I was just reviewing some shots of Kasandra (one was poster earlier). She is a make up artist that did double-duty as model on a recent shoot, and what a gem she is:
I had been experimenting with white umbrellas (reflective, not shoot through), and found I really prefer the light over a harder reflective material, like silver.
This shoot would be a chance to try out a lighting arrangement that normally would need a bunch of reflector cards, softboxes, and such, but since we were shooting on location I wanted to pack a bit lighter, and keep the setup time down to a minimum.
What I decided on was a variation of butterfly lighting. I knew she would be sitting, and these would be head-and-shouler shots to show off a necklace, so I placed a chair about 6′ from a scrap of seamless background paper. The room was too narrow for a a full 10′ wide roll of seamless, so I put up the portable background stands with only two lengths in the horizontal crossbar, instead of all three.
For light, I put two umbrellas up high and in front of the model, pointing about 45° down. In these shots the light stands are just barely out-of-frame to the left and right. I found that the shadow under her chin was too dark, and a small 2′ x 3′ white foamcore didn’t help enough.
To give a more even light I put my most controllable light, an Alien Bees ABR-800 (that’s right, a ringflash), on it’s umbrealla adapter (which is a curse and should be redesigned…), and put this third white umbrella on the floor, pointing up. No stand, just a pile of black scrim fabric under it, to give it the right angle. Which by no coincidence was 45° up. It was so close to her that she could touch it with her feet.
The main light in the first umbrella (on image-right) was an old hot-shoe flash on full power. It’s an old Sunpak auto 28, but for whatever reason it has a really short recycle time, making it perfect for ‘strobist’ style use.
For the fill umbrella on image-left, a second hotshoe flash, I chose my new Pentax 360. It has good manual control, so I turned it down to about 1/4 to nearly match the main, but not quite, to give some shape to her face.
The Alien Bees is quite a powerful light, so I kept it down to 1/32 – 1/16 territorry. All of these lights were fired from ebay style radio triggers, which aren’t bad for this kind of close range work. And the new ones use AAA batteries in the receivers, so rechargables are now an option.
The resulting image (above) was pretty darn good, in terms of matching my vision. It could be developed has high-key with more juice, but really I was going for a slightly lower tone and DR in the main colors to make it more suitable for print. If you look at the exposure data you’ll notice this was done at ISO 400; this is because the main was already at full power, and couldn’t pump out more light. I could have set up a heavier stand and put the ABR-800 up in the air as the main, but balancing the output of that monster of a light with a puny little hotshoe flash would mean I would have just turned it down anyway. I could also have opened up from f/9.5 to f/8, but if you look closely enough you’ll see that at f/8 I would have to start making trade-offs in focus; the back of her pony-tail is already starting to blur; and my focus point was either the corner of her eye or her hairline around her ear.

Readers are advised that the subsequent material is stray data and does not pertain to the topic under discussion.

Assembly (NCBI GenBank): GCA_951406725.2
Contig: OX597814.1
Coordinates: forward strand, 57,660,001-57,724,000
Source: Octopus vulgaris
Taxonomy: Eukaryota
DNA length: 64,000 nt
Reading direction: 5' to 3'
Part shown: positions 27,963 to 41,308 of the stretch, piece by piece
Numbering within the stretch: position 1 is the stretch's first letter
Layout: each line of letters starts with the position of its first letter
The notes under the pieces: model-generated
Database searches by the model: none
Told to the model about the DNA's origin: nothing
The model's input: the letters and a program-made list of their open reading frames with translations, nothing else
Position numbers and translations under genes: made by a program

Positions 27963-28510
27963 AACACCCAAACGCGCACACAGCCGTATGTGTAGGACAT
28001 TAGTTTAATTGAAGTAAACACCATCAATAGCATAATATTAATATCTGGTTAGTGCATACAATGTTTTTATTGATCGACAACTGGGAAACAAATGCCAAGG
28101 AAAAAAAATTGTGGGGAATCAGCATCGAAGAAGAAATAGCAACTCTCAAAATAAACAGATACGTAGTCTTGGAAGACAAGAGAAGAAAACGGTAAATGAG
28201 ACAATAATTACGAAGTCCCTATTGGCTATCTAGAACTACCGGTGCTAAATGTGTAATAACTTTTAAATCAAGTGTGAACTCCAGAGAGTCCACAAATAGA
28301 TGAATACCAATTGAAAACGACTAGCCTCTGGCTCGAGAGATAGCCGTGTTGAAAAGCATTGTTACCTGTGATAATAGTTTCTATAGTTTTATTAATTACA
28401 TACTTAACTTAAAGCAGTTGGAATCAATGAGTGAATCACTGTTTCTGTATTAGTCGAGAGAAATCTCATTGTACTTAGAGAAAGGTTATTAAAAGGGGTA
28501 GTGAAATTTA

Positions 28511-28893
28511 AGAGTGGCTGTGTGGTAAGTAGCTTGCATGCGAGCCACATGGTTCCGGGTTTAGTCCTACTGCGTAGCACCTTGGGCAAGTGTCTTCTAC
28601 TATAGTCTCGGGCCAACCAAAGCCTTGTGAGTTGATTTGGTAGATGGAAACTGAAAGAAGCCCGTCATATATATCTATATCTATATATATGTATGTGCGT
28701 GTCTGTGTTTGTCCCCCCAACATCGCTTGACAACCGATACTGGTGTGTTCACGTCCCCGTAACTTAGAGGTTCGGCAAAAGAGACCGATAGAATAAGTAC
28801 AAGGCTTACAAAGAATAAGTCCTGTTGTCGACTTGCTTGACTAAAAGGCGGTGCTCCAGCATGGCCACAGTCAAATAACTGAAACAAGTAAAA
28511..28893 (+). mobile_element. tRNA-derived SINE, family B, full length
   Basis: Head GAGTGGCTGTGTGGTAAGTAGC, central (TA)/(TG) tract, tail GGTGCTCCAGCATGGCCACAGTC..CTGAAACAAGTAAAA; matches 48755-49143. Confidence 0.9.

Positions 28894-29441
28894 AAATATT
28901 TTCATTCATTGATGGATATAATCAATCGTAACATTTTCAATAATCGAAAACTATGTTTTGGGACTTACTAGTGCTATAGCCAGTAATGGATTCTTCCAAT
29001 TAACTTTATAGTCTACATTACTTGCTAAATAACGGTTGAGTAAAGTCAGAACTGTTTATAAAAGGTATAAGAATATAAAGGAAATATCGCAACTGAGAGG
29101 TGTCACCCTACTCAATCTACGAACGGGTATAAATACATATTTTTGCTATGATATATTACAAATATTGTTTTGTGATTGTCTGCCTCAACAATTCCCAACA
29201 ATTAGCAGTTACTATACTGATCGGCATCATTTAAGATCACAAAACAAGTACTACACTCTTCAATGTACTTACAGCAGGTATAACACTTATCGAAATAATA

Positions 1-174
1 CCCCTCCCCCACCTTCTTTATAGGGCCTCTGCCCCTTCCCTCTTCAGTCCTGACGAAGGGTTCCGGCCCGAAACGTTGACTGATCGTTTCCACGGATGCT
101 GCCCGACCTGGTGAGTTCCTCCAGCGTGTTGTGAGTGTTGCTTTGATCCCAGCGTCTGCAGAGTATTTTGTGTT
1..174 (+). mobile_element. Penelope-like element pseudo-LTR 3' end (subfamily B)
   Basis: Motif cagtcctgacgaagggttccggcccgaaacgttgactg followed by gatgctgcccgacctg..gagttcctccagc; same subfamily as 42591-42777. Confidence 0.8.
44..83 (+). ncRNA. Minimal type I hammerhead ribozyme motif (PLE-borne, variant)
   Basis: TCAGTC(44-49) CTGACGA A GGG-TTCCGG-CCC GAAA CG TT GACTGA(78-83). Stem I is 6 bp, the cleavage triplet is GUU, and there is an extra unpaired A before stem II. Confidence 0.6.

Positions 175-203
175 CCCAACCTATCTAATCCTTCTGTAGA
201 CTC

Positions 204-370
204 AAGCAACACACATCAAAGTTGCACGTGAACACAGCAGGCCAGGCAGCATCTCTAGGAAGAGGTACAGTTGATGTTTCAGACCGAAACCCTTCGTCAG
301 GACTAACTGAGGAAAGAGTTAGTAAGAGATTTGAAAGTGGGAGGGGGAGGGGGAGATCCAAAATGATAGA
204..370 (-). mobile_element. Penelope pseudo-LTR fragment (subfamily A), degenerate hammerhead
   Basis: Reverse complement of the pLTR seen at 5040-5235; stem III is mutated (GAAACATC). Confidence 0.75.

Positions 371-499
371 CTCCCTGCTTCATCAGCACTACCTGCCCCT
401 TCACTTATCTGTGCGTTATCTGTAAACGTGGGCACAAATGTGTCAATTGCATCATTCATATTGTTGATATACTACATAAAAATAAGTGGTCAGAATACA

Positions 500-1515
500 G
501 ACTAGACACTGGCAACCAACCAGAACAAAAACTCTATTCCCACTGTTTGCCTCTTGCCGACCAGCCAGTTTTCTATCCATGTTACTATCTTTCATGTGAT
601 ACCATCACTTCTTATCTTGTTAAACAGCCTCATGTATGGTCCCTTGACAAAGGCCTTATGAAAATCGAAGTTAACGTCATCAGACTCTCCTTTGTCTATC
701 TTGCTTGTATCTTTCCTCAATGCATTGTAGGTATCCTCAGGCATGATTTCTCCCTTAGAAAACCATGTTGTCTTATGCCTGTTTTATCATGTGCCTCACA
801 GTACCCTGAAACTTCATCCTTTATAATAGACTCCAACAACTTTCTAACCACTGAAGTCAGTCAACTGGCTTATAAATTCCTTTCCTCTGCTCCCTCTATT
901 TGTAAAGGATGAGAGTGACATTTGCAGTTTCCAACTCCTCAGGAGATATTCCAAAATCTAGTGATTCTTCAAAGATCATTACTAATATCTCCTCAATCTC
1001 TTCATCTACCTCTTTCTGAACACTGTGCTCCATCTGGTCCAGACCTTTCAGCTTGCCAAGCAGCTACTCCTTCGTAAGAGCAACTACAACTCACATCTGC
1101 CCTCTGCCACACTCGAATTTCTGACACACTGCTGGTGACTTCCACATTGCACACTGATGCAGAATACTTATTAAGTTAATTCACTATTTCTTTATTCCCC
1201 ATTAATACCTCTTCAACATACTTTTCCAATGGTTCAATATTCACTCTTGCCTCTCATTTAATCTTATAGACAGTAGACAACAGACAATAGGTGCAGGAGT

On and off throughout the shoot I added a fourth light, right behind her head; it was sometimes pointed forward, to give her a nice rim light, but that also showed too many fine / stray hairs. Toward the end of the shoot I decided to gel this strobe and point it at the background; I think this color was a Lee Filter ‘Bastard Pink’, and the resulting images from the last 10 minutes really came to life:
The effect of the gel on the white background paper is remarkable; and the hue of the light is very close to her lipstick shade. I think when I looked in the LCD after this shot I told her she looked like the color of a sorbet!
I hope this inspires you to play around more with inexpensive lighting; I could have substituted a cheaper light for the under-fill and claimed this was done for $200 in gear (three $20 lights, three $20 umbrellas, two $20 stands with hotshoe/umbrella brackets, and two pairs of $20 ebay trigger sets.).
Maybe I should change my tagline to ‘the $20 strobist’…